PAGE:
A surge in 'surge pricing'
And more of the week's best financial insight
Here are three of the week's top pieces of financial insight, gathered from around the web:
Why contractors' bills are rising "The cost of almost every single item that goes into building a house in the U.S. is soaring," said Marcy Nicholson at Bloomberg. A number of factors are contributing to the materials crunch, including supply-chain delays and shortages. But the simplest explanation is that "there is just too much demand" from homebuyers. For a 3,031-square-foot home in Boise, Idaho, the price of concrete for the foundation has gone up 104 percent compared with the same-size project two years ago. The lumber costs $104,899, a 262 percent increase. Prices are even rising for basic materials like drywall (26 percent), piping (49 percent), and paint (68 percent). All told, the buyer for the finished home will pay "about $950,000, up 61 percent from 2019."
A surge in 'surge pricing' Uber and Lyft rides are in a state of perpetual surge pricing, said Mariella Moon at Engadget. "In the event that the demand outstrips supply, ride-hailing services typically resort to surge pricing," using an algorithm to raise fares to entice more drivers to service a certain area. But "surge pricing has been more common recently" as more people start to return to their old routines and the companies struggle to find drivers. The number of active drivers on Uber's app is down 22 percent from a year ago, and the company has "vowed to spend $250 million in payments and incentives to get drivers back on the road." In the meantime, some trips are costing passengers "as much as a plane ride."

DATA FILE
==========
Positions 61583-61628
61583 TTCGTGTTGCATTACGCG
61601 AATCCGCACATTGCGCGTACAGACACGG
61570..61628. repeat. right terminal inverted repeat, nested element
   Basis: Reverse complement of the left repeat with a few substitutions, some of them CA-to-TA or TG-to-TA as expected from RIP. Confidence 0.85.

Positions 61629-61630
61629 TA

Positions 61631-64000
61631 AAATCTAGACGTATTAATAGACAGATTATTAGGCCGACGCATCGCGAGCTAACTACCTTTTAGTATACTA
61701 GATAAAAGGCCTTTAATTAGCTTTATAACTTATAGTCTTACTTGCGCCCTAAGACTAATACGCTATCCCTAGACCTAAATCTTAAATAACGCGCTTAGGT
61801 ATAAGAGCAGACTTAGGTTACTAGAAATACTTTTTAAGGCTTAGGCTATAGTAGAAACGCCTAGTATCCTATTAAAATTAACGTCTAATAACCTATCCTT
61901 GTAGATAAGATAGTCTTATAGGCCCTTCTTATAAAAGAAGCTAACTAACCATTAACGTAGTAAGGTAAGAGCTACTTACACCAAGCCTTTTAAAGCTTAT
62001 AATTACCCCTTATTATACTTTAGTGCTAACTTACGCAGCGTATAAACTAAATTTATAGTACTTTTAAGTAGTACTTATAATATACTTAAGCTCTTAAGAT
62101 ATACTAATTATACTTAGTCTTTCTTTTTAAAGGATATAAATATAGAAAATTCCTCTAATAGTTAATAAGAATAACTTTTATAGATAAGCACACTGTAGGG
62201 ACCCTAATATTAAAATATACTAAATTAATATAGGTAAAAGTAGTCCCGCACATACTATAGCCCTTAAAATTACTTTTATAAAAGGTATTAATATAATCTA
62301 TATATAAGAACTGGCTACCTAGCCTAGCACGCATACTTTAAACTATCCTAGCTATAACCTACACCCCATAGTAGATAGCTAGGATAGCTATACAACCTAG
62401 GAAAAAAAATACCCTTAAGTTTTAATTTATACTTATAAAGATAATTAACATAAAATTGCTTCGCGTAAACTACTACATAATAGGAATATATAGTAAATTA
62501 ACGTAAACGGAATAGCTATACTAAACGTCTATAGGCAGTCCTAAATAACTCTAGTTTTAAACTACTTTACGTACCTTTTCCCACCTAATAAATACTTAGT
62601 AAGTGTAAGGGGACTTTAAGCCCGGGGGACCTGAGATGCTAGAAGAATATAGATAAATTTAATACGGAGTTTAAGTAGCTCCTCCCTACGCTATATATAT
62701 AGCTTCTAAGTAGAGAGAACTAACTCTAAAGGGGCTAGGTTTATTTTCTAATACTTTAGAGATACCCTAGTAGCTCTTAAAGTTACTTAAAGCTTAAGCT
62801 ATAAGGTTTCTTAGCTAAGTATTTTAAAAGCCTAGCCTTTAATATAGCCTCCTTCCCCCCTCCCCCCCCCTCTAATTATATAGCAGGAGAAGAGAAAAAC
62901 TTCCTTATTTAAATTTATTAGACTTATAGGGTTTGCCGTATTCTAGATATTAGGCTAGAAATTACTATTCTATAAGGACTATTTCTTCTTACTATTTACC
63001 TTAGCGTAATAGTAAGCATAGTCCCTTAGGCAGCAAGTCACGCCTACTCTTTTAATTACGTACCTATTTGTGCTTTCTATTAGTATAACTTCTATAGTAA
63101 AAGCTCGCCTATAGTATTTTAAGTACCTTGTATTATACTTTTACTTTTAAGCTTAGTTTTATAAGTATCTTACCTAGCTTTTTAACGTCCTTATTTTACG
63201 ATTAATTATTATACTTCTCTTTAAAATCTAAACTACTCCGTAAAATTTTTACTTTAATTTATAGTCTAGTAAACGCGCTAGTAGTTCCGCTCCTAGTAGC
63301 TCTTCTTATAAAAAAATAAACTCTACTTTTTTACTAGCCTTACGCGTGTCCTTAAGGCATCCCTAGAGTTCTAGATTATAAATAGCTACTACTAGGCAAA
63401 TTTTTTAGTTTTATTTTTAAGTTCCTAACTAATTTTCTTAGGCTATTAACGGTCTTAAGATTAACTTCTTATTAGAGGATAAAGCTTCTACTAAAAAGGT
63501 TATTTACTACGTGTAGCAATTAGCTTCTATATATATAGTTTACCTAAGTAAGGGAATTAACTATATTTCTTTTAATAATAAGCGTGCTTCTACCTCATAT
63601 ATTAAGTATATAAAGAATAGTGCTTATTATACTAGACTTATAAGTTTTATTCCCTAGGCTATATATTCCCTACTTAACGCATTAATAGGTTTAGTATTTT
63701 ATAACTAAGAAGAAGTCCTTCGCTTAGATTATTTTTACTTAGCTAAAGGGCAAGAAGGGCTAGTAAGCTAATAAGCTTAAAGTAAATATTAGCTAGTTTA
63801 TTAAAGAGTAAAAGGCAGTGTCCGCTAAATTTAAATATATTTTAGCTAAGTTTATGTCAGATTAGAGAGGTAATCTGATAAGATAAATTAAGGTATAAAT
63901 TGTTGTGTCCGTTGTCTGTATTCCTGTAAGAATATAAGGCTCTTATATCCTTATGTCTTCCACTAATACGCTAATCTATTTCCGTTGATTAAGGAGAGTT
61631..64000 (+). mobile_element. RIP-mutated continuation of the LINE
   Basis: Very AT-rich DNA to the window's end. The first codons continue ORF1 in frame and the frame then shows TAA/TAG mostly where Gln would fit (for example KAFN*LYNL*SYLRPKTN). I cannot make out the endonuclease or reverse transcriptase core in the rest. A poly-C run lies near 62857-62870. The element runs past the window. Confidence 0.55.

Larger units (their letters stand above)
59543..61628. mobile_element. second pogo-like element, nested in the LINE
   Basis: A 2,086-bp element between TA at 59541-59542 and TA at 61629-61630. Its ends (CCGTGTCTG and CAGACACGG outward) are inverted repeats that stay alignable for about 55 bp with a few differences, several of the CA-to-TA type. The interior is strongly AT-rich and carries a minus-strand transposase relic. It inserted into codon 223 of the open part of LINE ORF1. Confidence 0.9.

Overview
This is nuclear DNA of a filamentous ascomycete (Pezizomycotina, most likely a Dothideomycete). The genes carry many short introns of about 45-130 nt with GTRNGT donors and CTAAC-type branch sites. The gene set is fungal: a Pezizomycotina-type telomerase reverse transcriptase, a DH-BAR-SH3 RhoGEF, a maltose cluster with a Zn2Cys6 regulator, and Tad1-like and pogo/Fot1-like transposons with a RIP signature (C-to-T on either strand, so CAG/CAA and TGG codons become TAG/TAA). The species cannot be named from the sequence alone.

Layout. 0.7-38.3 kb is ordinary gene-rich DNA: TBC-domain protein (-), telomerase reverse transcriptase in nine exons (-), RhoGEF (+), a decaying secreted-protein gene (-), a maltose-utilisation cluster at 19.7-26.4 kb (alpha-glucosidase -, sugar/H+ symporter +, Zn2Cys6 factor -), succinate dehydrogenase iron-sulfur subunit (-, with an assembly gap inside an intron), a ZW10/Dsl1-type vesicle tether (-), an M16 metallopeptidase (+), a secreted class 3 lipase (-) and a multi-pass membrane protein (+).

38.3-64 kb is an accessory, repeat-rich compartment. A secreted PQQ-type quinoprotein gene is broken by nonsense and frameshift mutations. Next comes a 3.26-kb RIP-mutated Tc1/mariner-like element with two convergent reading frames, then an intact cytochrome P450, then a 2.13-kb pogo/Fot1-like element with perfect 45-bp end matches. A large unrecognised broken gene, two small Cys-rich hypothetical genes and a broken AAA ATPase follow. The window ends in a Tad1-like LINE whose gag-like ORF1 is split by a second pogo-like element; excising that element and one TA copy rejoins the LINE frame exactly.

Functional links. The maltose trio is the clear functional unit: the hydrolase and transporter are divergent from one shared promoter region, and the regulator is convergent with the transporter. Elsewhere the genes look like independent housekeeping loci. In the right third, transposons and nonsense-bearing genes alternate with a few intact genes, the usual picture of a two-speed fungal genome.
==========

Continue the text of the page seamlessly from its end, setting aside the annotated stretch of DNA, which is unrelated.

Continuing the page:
How to discuss investing and risk In a volatile market, joint financial decisions can be challenging for couples with different risk tolerances, said Anne Tergesen at The Wall Street Journal. Some couples try to eliminate tension by splitting their portfolio, to allow each other to mind "their own piece of the pie." This is obviously easier if each partner has a similar-size retirement account. Couples could also consider dividing their portfolio into "buckets earmarked for specific goals, such as paying off a mortgage or retirement." One way to understand your partner's risk tolerance is to ask how he or she felt last March, or in the financial crisis of 2008. People who "bailed out of the market" then, says one adviser, should have no more than 50 percent of their savings in stocks. Keeping a substantial cash reserve can also make a conservative partner feel more at ease.
This article was first published in the latest issue of The Week magazine. If you want to read more like it, you can try six risk-free issues of the magazine here.